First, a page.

la constance des projections issues de récepteurs homologues entre différents insectes et à
estimer la distribution spatiale des projections issues de neurones différents chez le même
insecte.
L’antenne de l’espèce S. littoralis est constituée de 3 parties : le scape, le pédicelle et le
flagelle. Seul le flagelle, qui est constitué d’environ 70 segments, porte des sensilles
gustatives. Chaque segment a une partie ventrale et une partie dorsale. Au niveau de la partie
ventrale on trouve 4 sensilles gustatives: 2 latérales et 2 médiales. Les premiers segments
situés à la base de l’antenne sont dépourvus de sensilles médiales. On commence à les
observer à partir des 6ème-7ème segments à la base de l’antenne. Au niveau du dernier segment
situé à l’extrémité, on observe une couronne de sensilles gustatives (6 ou 7). La partie dorsale
de l’antenne est couverte d’écailles, mais on peut observer 2 sensilles gustatives médiales au
niveau de chaque segment sauf pour les segments situés à la base de l’antenne. Chaque
sensille contient 4 neurones gustatifs et un mécanorécepteur.
Les males et les femelles présentent des neurones gustatifs qui sont stimulés par les
sucres et le sel. Il n’y a pas de différences de sensibilité au long de l’antenne. Chez les
femelles, les sensilles gustatives présentes sur la partie dorsale de l’antenne répondent de
façon plus faible aux stimuli que celles présentes sur la partie ventrale. Les réponses sont
généralement plus faibles chez les mâles que chez les femelles.
Les marquages neuronaux nous ont permis d’identifier 4 zones de projection. Deux zones
sont dans le deutocérébron: le centre moteur et mécanosensoriel de l’antenne (CMMA) et une
zone située postérieurement par rapport aux lobes antennaires. Les deux autres zones sont
dans le complexe tritocérébron/ganglion sous-oesophagien. La zone de projection
deutocérébrale postérieure aux lobes antennaires n’a jamais été décrite auparavant.
Etant donné qu’une sensille gustative contient plusieurs neurones, dont un
mécanorécepteur, et que chacun de ces neurones répond à des substances différentes, on
présume que les zones de projection décrites présentent des différences fonctionnelles. Les
méthodes d’analyse utilisées ne nous ont pas permis de déceler de projections somatotopiques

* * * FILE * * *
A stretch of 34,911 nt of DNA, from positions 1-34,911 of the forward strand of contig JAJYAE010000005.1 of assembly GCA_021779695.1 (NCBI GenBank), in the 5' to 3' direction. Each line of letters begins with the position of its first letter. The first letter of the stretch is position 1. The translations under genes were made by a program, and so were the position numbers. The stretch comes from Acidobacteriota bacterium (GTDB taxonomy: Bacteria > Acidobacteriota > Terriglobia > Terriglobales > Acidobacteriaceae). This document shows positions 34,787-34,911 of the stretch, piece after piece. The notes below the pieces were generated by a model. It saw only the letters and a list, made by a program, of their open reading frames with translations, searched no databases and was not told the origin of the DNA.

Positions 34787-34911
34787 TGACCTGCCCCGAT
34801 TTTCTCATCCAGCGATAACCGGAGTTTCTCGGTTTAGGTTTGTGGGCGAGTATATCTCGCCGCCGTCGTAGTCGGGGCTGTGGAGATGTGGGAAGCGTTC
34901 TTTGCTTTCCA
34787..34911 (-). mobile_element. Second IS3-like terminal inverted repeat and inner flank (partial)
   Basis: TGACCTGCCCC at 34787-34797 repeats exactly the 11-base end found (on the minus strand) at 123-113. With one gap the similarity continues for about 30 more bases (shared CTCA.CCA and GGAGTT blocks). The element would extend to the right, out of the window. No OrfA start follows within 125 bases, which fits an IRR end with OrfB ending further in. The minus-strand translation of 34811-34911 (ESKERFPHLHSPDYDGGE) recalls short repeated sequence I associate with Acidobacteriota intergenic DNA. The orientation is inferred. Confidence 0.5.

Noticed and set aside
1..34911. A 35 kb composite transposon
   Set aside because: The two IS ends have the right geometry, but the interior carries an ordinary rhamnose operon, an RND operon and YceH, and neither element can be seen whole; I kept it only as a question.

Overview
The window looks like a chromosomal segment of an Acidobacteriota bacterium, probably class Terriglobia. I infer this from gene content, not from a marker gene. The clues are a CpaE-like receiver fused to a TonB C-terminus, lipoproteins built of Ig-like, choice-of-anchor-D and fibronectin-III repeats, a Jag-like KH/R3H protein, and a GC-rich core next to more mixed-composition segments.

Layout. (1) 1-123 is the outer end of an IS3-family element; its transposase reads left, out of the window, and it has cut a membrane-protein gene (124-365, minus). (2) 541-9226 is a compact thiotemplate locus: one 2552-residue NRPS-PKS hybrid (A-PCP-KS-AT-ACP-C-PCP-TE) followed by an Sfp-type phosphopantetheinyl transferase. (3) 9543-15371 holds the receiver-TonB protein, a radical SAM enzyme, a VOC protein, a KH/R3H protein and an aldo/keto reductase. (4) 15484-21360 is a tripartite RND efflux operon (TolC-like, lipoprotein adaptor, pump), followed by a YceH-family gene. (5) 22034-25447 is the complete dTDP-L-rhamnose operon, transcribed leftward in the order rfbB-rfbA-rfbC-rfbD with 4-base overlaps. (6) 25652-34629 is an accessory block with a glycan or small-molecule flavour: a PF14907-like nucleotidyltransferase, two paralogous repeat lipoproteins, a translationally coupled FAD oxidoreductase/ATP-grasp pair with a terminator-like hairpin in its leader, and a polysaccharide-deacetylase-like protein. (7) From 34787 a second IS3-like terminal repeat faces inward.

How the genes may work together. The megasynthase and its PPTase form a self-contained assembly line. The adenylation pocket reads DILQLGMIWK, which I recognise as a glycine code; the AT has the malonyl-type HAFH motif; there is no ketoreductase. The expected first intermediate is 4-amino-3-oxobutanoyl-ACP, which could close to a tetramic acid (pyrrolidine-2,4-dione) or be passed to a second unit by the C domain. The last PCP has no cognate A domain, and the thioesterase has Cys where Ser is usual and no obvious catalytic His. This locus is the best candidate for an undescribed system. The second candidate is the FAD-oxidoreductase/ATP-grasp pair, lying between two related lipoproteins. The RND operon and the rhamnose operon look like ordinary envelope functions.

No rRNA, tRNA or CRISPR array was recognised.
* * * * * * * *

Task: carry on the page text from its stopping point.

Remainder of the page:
des neurones provenant des sensilles gustatives situées a des endroits différents sur l’antenne.
Cependant, on ne peut pas exclure qu’une analyse plus fine de ces projections pourrait révéler
une forme de somatotopie.
5
Résumé en français
L’antennation est un comportement fréquent avant l’accouplement ou la ponte ; le rôle
des récepteurs gustatifs dans ce type de comportement reste cependant mal connu. Pour une
meilleure interprétation de nos résultats sur le codage neuronal et les projections au niveau du
système nerveux central des sensilles gustatives situées au niveau des antennes, il faudra
étudier plus précisément le rôle des antennes dans l’accouplement, la détection de la plante
hôte et la ponte.
6
Acknowledgements
Acknowledgements
I would like to warmly thank all the persons who participated in the achievement of
this work.
My sincere thanks go to Prof. Frédéric Marion-Poll, for giving me the chance to
conduct my PhD theses and for his encouragements.
I am grateful to Dr. Sylvia Anton for coaching me in my work as well as for
supporting me in the difficult moments.
I would like to warmly thank Dr. Jean-Pierre Rospars for all the rich discussions that
we had during my thesis.
My thanks go also to the members of my jury who kindly accepted to judge my work.
I thank the lab members of PISC at INRA Versailles for their collaboration and their
kindness: Michel Renou, Philippe Lucas, Christophe Gadenne, Didier Rochat, Emanuelle
Jacquin Joly, Dominique Von Hort, Philippe Touton.
I am very thankful to all my friends from INRA: Delphine, Makoto, Romina,
Christophe, Cyril, Marie Jeanne, Katie, Ali, Seb, Ene, David, Louise, Isabelle, Shereen and
Antoine.
I would like to thank Prof. Tor Jorgen Almaas for his help with the staining technique
and the tungsten recordings and also for being so cheerful and friendly. I would also like to
thank all the members of Prof. Hanna Mustaparta’s lab for their kindness during my stay in
Norway!
I would like to express my acknowledgement to the scientific director from
AgroParisTech, Francoise Launay for her support during these years!
Finally, I thank my family and friends who encouraged me all this time!
7
Abbreviations
Abbreviations
OBP
Gr
Or
GRN (ORN)
CNS
AL
AMMC
SOG
GFP
ATP
IP3
Odorant binding proteins
Gustatory receptor
Olfactory receptor
Gustatory (Olfactory) receptor neuron
Central Nervous system
Antennal lobe
Antennal motor and mechanosensory center
Subesophageal ganglion
Green fluorescent protein
Adenosine triphosphate
Inositol triphosphate
Contents
Contents
CHAPTER 1
THE INSECT CHEMOSENSORY SYSTEM ......................................................................... 11
Host plant selection in insects .............................................................................................. 11
Chemical detection and integration ...................................................................................... 12